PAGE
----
If you live with a spouse or partner, it’s essential to discuss the strategy for getting your child to bed, and to sleep, with them. You need to work as a team, in fact, the entire household does. Otherwise, if there is no consistency or if one partner allows the child to stay up and the other insists on an earlier bedtime, then the child themselves will be confused and won’t be expected to understand what is required of them.
Discuss the sleep routine together and agree on the plan before implementing it. That way, everyone knows what is expected of them and what will happen if the routine has to be changed because life sometimes happens.
Tell The Child
When you have come up with a routine that you are sure will work, you will need to let your child know what it is. If you simply tell them one day that it is bedtime and this is entirely different to how it has been before, they will resist, and they may be anxious about going to bed. For young children, use a picture book that has images of a child brushing their teeth, getting undressed for bed, and going to sleep after a story. For older children, you can write the routine down and talk it through with them before it begins.
Routine Is Good
Sticking to the same bedtime routine every night is the best idea. Not only does it form a habit and make things easier because sleep cycles and expectations will all fall in line together, but it will also help to keep your child feeling safe and secure. Children love routine, and once they have understood and accepted it, they will want to follow it. If your child has been following a routine for a while now and suddenly starts to change and fight against it, there may be an underlying problem. If you can’t find out what it is, consulting a medical professional or your child’s teacher may help you.
Not everyone is comfortable giving their child a snack right before bedtime but it can help and if it needs to be part of your bedtime routine don’t be afraid to use it. Some children simply need more food than others, especially if they are particularly active or have had a busy day. A light, healthy snack such as fruit, wholegrain cereal with milk or crackers can be perfect. Try to avoid large, heavy meals right before bedtime as this can lead to problems sleeping.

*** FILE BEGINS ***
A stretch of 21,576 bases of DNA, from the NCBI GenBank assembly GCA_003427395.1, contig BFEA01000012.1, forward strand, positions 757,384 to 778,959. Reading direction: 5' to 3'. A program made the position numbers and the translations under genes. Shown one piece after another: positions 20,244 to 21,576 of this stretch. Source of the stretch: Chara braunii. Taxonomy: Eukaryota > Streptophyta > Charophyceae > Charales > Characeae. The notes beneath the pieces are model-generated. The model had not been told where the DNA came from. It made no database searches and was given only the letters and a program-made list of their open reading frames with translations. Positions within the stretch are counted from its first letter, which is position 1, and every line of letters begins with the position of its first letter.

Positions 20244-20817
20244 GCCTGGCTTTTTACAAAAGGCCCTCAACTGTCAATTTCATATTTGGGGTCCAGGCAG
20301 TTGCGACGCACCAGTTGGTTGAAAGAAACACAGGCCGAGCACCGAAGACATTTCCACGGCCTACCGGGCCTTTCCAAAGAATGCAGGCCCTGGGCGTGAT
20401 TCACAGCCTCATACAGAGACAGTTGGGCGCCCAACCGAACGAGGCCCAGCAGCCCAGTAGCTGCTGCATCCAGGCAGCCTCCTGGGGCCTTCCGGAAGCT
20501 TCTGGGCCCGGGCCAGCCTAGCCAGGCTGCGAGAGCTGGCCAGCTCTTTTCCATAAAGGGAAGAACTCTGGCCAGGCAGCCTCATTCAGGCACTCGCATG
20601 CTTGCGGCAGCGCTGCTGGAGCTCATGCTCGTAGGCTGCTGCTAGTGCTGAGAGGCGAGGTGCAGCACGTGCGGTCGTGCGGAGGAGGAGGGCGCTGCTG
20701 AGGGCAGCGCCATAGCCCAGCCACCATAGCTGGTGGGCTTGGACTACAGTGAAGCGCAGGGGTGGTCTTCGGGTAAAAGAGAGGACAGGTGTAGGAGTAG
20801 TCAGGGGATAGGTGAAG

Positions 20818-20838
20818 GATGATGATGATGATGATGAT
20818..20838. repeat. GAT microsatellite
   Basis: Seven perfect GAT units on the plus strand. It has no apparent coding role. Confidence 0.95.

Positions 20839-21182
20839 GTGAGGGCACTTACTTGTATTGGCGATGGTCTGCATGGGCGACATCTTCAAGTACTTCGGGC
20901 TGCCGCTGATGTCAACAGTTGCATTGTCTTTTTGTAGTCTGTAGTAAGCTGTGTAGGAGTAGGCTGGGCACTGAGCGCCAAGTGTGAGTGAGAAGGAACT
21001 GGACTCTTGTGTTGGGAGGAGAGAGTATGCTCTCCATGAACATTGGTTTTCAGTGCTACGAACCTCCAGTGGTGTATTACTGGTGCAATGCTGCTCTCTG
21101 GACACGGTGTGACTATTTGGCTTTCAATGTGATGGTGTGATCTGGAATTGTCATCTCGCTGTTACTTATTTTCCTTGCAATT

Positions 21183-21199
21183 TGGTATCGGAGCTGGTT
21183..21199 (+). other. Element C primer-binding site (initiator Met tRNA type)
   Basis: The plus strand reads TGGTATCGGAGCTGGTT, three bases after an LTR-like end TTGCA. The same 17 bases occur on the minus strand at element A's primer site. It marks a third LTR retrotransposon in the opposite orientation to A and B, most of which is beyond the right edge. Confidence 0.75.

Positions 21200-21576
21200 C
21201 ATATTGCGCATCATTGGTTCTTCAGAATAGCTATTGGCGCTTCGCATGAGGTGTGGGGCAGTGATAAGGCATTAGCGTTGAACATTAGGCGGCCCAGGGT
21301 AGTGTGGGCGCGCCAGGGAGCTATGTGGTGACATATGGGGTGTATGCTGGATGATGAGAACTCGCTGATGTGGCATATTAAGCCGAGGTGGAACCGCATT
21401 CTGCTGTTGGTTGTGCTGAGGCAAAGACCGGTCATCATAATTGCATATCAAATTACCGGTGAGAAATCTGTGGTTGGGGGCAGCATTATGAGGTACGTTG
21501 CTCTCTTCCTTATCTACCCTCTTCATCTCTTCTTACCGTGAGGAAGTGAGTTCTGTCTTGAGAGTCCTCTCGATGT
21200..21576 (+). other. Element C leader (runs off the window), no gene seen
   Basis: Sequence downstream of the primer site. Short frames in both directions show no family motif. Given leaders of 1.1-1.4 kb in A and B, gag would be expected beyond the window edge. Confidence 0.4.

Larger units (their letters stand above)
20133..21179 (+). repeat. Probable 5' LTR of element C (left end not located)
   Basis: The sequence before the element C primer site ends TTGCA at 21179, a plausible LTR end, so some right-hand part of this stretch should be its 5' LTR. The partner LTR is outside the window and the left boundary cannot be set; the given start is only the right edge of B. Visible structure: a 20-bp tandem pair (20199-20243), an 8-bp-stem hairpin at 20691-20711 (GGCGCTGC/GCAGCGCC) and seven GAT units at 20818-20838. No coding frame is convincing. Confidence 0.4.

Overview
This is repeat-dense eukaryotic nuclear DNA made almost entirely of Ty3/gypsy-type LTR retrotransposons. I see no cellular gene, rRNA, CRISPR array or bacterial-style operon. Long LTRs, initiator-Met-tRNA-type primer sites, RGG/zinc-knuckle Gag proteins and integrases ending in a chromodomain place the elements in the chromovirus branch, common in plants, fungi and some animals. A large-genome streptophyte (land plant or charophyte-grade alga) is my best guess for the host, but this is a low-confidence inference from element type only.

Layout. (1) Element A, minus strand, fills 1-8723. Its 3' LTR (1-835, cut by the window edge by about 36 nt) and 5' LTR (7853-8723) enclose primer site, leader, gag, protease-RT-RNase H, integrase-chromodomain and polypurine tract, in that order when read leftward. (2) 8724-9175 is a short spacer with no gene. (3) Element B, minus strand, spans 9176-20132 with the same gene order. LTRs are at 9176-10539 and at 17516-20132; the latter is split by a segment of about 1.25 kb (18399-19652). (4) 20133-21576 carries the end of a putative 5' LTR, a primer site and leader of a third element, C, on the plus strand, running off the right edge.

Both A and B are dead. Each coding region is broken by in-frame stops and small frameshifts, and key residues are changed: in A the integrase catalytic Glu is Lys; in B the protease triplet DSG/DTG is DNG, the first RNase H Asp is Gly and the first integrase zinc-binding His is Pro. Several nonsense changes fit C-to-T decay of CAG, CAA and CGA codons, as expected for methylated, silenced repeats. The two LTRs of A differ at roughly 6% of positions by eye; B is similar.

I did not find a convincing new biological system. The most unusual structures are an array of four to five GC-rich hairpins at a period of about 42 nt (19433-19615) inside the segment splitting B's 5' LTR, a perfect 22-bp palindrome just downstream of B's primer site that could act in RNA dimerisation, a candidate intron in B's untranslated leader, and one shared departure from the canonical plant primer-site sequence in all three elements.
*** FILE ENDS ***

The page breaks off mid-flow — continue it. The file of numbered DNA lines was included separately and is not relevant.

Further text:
The Sleeping Environment
There are some ways to prepare your child’s sleeping environment that will make sleep much easier to come by. Of course, this will depend on your child’s preferences too, but ideally, you will want them to have a dark room that isn’t going to be disturbed by noise from elsewhere in the house. Leaving the door open and the hallway light on can help, and you will still be able to have your child’s room in almost complete darkness. If the sound levels are going to be a problem with the door open, a nightlight can help too. Experiment with what works best and gives your little one the most comfortable night’s sleep and what allows them to get to sleep more quickly and stick with that.
Can I Just…?
Many children get into the habit of getting up once they are in bed, or yelling out for their parents to come up to them. They will ask for a drink of water, a snack, a bedtime story, for the bedclothes to be adjusted, for the blinds to be pulled all the way or anything else that comes to mind. Some do this to see you once more before they go to sleep; others because they like to have some control over their environment.
If it’s the former, make sure that you let them know you are going to come up and check on them shortly and that if they need anything, they should wait until you come back – unless it’s a real emergency, of course! If it’s the latter, then you need to ensure that all the things they usually ask for are included as part of the bedtime routine and that they feel in control of it. You could ask them to pull the drapes or blinds, for example, or check with them that their bedclothes are comfortable. Keep them involved, and the routine will go much more smoothly.